2.1. Newton's method for determining the branches of a plane curve 5

As our first approximation, we can use our first transformation to solve

for y in terms of x and y\:

y

=

Clx5°

+

yix6°.

Now the second transformation gives us

y

=

Clx6°

+

c2xSo+^

+

y2x6o+^.

We can iterate this procedure to get the formal fractional series

(2.3) y =

cix6°

+

c2xSoJr^

+ c

3

/

0 +

^

+

^ T + • • • .

Theorem 2.1. There exists an io such that Si £ N for i io.

Proof, ri = mult(/i(0,?/i)) are monotonically decreasing, and positive for

all i, so it suffices to show that n = n+i implies (SjGN. Without loss of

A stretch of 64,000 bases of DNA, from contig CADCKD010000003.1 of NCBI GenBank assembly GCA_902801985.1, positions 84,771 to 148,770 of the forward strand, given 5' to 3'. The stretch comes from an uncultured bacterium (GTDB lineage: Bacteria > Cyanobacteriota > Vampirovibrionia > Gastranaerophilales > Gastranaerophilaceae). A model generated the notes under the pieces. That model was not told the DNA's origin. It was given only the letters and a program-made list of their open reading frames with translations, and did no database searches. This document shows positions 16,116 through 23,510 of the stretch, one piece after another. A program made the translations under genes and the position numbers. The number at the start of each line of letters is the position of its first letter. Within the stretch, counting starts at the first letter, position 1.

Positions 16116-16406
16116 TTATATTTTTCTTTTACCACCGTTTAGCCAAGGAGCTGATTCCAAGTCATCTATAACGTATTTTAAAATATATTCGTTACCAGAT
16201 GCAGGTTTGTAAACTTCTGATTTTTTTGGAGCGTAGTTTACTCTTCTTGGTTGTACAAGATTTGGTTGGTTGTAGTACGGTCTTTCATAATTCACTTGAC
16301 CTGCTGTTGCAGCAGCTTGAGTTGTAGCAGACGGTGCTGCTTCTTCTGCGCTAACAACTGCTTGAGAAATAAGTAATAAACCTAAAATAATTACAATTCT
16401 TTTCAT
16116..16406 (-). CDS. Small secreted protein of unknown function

generality, we may assume that i = 0 and r*o = r\. /i(#i, yi) is given by the

expression (2.1). Set

g(t) = hfat) = Y, M*+*)'"•

g(t) has degree r$. Since r\ = ro, we also have mult (#(£)) = ro- Thus

g(t) =

a0rotr°,

and

] P a ^ =a

0

ro(^-ci) r o .

In particular, since if has characteristic 0, the binomial theorem shows that

(2.4) ev

0

_i ^ 0,

where i is a natural number with i + So{ro — 1) = Soro- Thus 5 o G N. •

We can thus find a natural number ra, which we can take to be the

smallest possible, and a series

p(t) = X *

such that (2.3) becomes

(2.5) y=p(X™).

For n £ N, set

Using induction, we can show that

Pn{t) =

J2bif'

i = l

tha t

mult(/(t

m

,p

n

(t))-oo